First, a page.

Workplace safety highlighted at Day of Mourning ceremony

Saturday’s annual Day of Mourning ceremony in Williams Lake will be dedicated to the two workers who lost their lives.

Saturday’s annual Day of Mourning ceremony in Williams Lake will be dedicated to the two workers who lost their lives during the Babine Forest Products mill explosion in Burns Lake in January.

“Carl Charlie and Robert Luggi, two First Nations individuals, were well connected with their community.

“We are going to dedicate the ceremony to them. Burns Lake is having a very large ceremony and theirs is going to be dedicated to the two of them obviously,” says Eric Freeston, chair for the Day of Mourning in Williams Lake, and member of the United Steelworkers — Local 1-425.

Freeston says the day is not about pointing fingers at industry, but about the fact that safety on the workplace affects everyone.

“I think the best way to deal with safety at the workplace is to lobby government for stronger legislation, instead of de-regulations that we’ve been seeing.”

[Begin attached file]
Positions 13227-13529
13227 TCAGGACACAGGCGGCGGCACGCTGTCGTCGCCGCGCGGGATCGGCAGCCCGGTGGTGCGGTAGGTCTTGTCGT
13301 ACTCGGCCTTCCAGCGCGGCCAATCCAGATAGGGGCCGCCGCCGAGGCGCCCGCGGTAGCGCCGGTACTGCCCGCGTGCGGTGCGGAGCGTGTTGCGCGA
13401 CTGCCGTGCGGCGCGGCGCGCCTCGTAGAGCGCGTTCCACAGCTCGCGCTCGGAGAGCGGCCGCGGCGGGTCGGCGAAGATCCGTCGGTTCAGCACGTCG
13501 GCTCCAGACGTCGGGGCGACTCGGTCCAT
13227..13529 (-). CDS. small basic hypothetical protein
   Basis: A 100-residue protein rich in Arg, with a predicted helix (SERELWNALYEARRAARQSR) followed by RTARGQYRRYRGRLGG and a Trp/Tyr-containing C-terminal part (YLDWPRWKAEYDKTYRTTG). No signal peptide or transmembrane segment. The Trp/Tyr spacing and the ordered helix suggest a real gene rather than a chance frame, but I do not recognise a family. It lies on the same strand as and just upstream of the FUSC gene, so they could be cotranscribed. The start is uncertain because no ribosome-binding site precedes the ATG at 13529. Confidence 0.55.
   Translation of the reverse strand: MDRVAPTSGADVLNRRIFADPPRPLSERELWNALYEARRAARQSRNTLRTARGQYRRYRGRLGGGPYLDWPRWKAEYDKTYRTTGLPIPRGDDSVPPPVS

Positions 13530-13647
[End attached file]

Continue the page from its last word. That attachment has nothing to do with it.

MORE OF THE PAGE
Last week city council voted in favour of proclaiming Saturday April 28, 2012 as a Day of Mourning, giving authorization to fly the flag at half mast.

Citing statistics, Freeston points out that since 2000 there have been 10,000 fatalities on the job in Canada.

In 2011 there were 142 work-related deaths in B.C., and three of those were in the Cariboo.

“That’s the reason why it’s absolutely necessary that we mark the Day of Mourning on an annual basis to remind people that safety is everyone’s concern.”

An accident-free place might be a tough target to achieve, but continuing to strive for that goal is crucial.

When one employee dies, there’s a ripple effect into the community where that person lives.

“I think what happened up in Burns Lake brings home that point very clearly.

“That’s two fatalities in B.C. already and we’re only part way through the year.”

Freeston also advocates for educating workers, especially younger ones, about their rights to a safe work place.

“They need to know that they can legally refuse to do anything that compromises their safety and if they do that, they can’t be fired.”

That goes for seniors, too, who might be afraid they may lose their jobs and take unnecessary risks, he adds.

This Saturday’s event takes place at 11 a.m. at  Williams Lake’s city hall.

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